James J. Storrow, III, was a student at MIT. After graduating in 1917, he served in the US Navy during World War I and then was an electrical engineer with Boston Edison until 1926, when he became trustee of the family’s property after his father’s death.
The Storrows had moved from 265 Clarendon by the 1917-1918 season, and by the next season were living at 192 Beacon.
By the 1917-1918 winter season, 265 Clarendon was the home of William Watson Caswell and his wife, Pauline (Starr) Caswell. They previously had lived at 42 West Cedar. William Caswell had been a manufacturer of ramie thread (used extensively in gas lighting mantles) and later served as treasurer of Arthur D. Little, Inc.
They continued to live at 265 Clarendon during the 1918-1919 winter season, but had moved to 192 Beacon by 1920.
By January of 1920, 265 Clarendon was the home of stockbroker and banker Joshua Bennett Holden, Jr., and his wife Mabel (Bonsal) Holden. In 1918, they had lived at 267 Beacon.
By mid-1920, 265 Clarendon was the home of wholesale wool merchant Roger Sherman Dix and his wife Louise (Parrish) Dix. They had lived at 208 Beacon in 1917. They also maintained a home in Greenbush.
By the 1920-1921 winter season, 265 Clarendon was the home of George Megrew and his wife, Annie Louisa (Goudy) Megrew. They previously had lived at the Hotel Hamilton at 260 Clarendon. They also maintained a home at Wilton Center, New Hampshire.
George Megrew had been private secretary to coal and steel magnate Henry Clay Frick, and then served as purchasing agent for the Carnegie steel company, resigning in 1900. By 1920, he had become a bond broker. George Megrew was Henry Clay Frick’s first cousin, once removed: George Megrew’s mother, Lavina Isadora (Isa) (Frick) Megrew, was the daughter of Jacob Frick, the brother of Henry Clay Frick’s father, John Wilson Frick.
The Megrews continued to live at 265 Clarendon until about 1932, when they moved to 44 West Cedar.
265 Clarendon was not listed in the 1933-1937 Blue Books and was shown as vacant in the 1933-1937 City Directories.
By 1942, it was the home of Malcolm MacPhail, a former real estate broker, and his wife, Margaret (Horan) MacPhail. They operated it as a lodging house. They previously had lived at 279 Clarendon, and had moved to 61 St. Botolph by 1943.
By 1943, it was the home of Charles Leroy Northridge and his wife, Ann (Lundberg) Northridge. They operated it as a lodging house. They previously had lived in Revere. Charles Northridge’s sister, Hazel R. Northridge, lived with them. She was a teacher. They continued to live at 265 Clarendon in 1944; in that year, Charles and Ann Northridge moved to 119 Commonwealth and Hazel Northridge moved to 116 Riverway.
By 1945, 265 Clarendon was the home of J. Abigail Johnston, who operated it as a lodging house. She previously had lived in Cambridge.
On July 8, 1946, J. Abigail Johnston purchased 265 Clarendon from Marion Wilson. When she purchased the house, she entered into a mortgage with Susan Jane (Northridge) Taylor Jones, the widow of Thomas Brierley Taylor and the former wife of David R. Jones. She was the aunt of Charles Leroy Northridge (the son of her brother, William H. Northridge). Susan Taylor Jones lived at 169 Commonwealth.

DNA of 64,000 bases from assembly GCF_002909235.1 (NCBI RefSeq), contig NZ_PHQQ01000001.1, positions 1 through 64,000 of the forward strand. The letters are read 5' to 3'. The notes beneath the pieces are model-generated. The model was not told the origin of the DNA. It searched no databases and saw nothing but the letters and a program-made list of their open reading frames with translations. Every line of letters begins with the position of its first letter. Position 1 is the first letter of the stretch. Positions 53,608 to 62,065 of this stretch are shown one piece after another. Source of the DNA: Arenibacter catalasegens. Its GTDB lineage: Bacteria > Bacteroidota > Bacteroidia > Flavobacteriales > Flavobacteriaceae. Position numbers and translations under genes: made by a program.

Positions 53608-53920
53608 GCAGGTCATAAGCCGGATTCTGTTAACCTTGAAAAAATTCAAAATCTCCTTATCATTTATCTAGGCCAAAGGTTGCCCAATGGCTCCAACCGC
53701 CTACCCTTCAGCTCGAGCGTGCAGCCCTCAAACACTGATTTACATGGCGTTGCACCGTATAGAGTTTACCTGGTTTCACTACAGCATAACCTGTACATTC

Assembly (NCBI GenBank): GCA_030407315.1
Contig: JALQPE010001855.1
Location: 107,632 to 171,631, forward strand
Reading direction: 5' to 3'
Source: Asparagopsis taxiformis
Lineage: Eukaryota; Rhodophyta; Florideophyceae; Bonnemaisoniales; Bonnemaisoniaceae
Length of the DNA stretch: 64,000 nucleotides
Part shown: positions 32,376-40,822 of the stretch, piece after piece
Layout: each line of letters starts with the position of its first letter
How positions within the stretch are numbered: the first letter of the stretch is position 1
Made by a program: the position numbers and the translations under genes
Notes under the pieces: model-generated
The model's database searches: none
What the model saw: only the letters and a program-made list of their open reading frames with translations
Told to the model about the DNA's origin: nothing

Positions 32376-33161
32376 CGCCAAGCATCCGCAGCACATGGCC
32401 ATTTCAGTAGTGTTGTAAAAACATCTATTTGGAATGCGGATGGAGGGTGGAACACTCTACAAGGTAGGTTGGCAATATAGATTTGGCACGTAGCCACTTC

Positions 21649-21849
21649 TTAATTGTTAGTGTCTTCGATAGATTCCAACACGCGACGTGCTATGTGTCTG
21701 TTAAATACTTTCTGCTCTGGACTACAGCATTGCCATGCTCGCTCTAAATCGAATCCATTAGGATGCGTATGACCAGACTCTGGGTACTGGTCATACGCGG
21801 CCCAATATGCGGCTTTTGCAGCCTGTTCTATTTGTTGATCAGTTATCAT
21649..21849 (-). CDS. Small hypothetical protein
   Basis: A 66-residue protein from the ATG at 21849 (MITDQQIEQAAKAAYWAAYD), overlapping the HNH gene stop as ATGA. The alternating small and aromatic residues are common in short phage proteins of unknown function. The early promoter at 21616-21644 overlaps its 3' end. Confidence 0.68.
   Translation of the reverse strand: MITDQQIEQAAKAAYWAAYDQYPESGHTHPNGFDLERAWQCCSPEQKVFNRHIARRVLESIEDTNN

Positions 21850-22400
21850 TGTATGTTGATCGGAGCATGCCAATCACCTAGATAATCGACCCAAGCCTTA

In October of 1947, J. Abigail Johnston applied for (and subsequently received) permission to convert the house from a single-family dwelling into a lodging house and two apartments.
On October 25. 1950, Susan Taylor Jones foreclosed on J. Abigail Johnston’s mortgage and transferred 265 Clarendon to her son, William Randolph Taylor, a real estate and furniture dealer. He and his wife, Ruth Ranghild (Weckstrom) Taylor, lived in Needham.
On November 7, 1950, W. Randolph Taylor transferred 265 Clarendon to his brother, real estate dealer Robert Winston Taylor. He and his wife, Edna Beatrice (Walls) Taylor, lived in an apartment at 7 Hereford.
In January of 1952, Robert Taylor filed for (and subsequently received) permission to convert 265 Clarendon into five apartments and one lodging unit. In conjunction with the filing, he submitted a letter to the Building Department asserting that the property currently was occupied as a single-family dwelling.
On September 17, 1953, 265 Clarendon was acquired from the Taylors by Claude W. Yorke. He lived at 181 Marlborough.
On June 19, 1964, 265 Clarendon was acquired from Claude York by Shirley Clifford Speed, a real estate dealer who converted many Back Bay houses into lodging houses and apartments. He had acquired 267 Clarendon in June of 1963.
On January 5, 1965, 265 Clarendon was acquired from S. Clifford Speed by Daniel Arthur Flaherty and his wife, Marion Louise (Taylor) Flaherty. He was a real estate manager and former television news editor. They lived in an apartment at 228 Beacon.
On December 12, 1966, 265 Clarendon was acquired from the Flahertys by Mrs. Carol Elizabeth (Rolph) O’Connor Poehler Morse, trustee of the Embassy Junior Realty Trust. She was the former wife of Thomas R. O’Connor, Percy Augustus Poehler, and Emerson Glover Morse. She lived and maintained her real estate office at 109 Marlborough.
On March 12, 1970, she transferred 265 Clarendon to herself. She died in October of 1970
The property subsequently changed hands. It remained an apartment house, assessed as a four- to six-family dwelling, in 2015.